“I feel like Skepta is the closest, second would be Dave. I hear a lot of people talking about J-Hus, and then maybe myself.”
Asked why no-one’s managed it before now, Tracey says America isn’t ready for the British accent.
“They love the accent in conversation, but in terms of music they just can’t take it. They hear it and they go, ‘I can’t deal with this,’ but they’re warming up to it.
“I keep telling people that, once upon a time Americans didn’t want to listen to Canadian accents, but now Drake, The Weeknd and Justin Bieber are some of the biggest artists in their respective fields. So we’ll get there eventually.”
He tailors live shows for US audiences, “picking songs where I’m collaborating with American artists, or with a trap sound that’s more familiar to them,” but those gigs are often easier than ones in his hometown.
“People in London are so hard to impress,” he laughs.
“Everyone has the ‘London complex’, where they think the world revolves around them, me included, which is so annoying.
“Don’t get me wrong, London crowds still give me the love but I have to work harder. But that’s ok, I’m down for the hard work.”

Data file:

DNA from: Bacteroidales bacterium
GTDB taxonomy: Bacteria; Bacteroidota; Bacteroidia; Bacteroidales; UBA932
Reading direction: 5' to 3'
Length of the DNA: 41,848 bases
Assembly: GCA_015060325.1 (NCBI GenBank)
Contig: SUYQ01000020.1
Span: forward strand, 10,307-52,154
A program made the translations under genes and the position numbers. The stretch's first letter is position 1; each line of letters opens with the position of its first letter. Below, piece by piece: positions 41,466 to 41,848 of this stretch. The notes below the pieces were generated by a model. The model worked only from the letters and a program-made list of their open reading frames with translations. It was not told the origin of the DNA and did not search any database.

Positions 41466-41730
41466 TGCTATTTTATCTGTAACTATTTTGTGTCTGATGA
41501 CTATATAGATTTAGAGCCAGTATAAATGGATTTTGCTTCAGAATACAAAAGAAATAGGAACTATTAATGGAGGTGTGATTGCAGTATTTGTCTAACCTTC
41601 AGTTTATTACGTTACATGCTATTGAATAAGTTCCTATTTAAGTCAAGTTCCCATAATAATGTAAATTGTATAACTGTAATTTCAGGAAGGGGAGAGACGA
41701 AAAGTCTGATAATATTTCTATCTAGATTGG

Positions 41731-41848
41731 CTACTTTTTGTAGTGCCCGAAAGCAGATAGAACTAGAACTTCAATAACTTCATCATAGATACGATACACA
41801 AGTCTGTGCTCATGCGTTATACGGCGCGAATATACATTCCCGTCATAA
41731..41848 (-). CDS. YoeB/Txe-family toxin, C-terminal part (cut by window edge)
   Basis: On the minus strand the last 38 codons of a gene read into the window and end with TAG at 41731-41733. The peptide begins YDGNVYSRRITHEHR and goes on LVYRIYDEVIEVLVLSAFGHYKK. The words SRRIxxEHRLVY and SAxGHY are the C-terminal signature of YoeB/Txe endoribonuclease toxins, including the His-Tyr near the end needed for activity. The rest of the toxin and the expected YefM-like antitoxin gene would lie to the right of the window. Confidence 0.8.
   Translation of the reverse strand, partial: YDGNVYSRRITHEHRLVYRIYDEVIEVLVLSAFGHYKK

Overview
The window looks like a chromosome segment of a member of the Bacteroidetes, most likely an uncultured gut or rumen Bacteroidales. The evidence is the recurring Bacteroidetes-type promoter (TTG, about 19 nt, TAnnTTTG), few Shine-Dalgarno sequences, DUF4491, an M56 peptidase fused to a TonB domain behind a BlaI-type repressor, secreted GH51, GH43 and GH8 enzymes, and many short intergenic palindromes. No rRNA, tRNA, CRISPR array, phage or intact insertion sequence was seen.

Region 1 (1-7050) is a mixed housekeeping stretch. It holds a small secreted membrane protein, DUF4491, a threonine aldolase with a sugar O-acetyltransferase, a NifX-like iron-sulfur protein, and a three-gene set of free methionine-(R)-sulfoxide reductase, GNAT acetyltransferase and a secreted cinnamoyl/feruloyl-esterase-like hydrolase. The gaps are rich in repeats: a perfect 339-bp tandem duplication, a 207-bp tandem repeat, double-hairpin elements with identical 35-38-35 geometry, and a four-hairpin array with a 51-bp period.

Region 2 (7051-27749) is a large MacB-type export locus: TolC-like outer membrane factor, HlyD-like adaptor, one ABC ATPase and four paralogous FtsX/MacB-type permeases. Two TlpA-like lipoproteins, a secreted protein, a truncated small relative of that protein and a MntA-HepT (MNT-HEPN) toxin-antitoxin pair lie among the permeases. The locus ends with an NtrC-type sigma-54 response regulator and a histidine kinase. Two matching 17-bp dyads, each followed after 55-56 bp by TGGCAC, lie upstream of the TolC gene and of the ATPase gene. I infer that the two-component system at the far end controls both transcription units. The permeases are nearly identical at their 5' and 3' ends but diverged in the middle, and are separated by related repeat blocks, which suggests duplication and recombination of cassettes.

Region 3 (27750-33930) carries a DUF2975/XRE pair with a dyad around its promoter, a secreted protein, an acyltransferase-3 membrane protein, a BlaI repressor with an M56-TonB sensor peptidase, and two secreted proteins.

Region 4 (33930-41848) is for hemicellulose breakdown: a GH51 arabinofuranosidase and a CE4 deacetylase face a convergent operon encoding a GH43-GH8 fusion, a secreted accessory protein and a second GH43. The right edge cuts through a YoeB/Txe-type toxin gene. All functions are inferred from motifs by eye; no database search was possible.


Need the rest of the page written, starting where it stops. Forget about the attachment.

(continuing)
He’ll be putting in the hours this summer, with a diary full of festival appearances, around which he’s working on “some genuinely exciting new music”.
“I don’t want to say too much, but there’ll be more collaborations and some unexpected left-field music as well,” he says.
And if everything keeps going to plan, he intends to plough the profits back into Ladbroke Grove.
“I still live there now and, sad to say, I fit in because I make enough money to have all those things I couldn’t have in my youth.
“But I’m still an active member of the community, I support the Grenfell movement, and I’d love to open a youth club, because most of them have closed down.
“So when I’m in the position to do something ground-breaking in the area, I will.”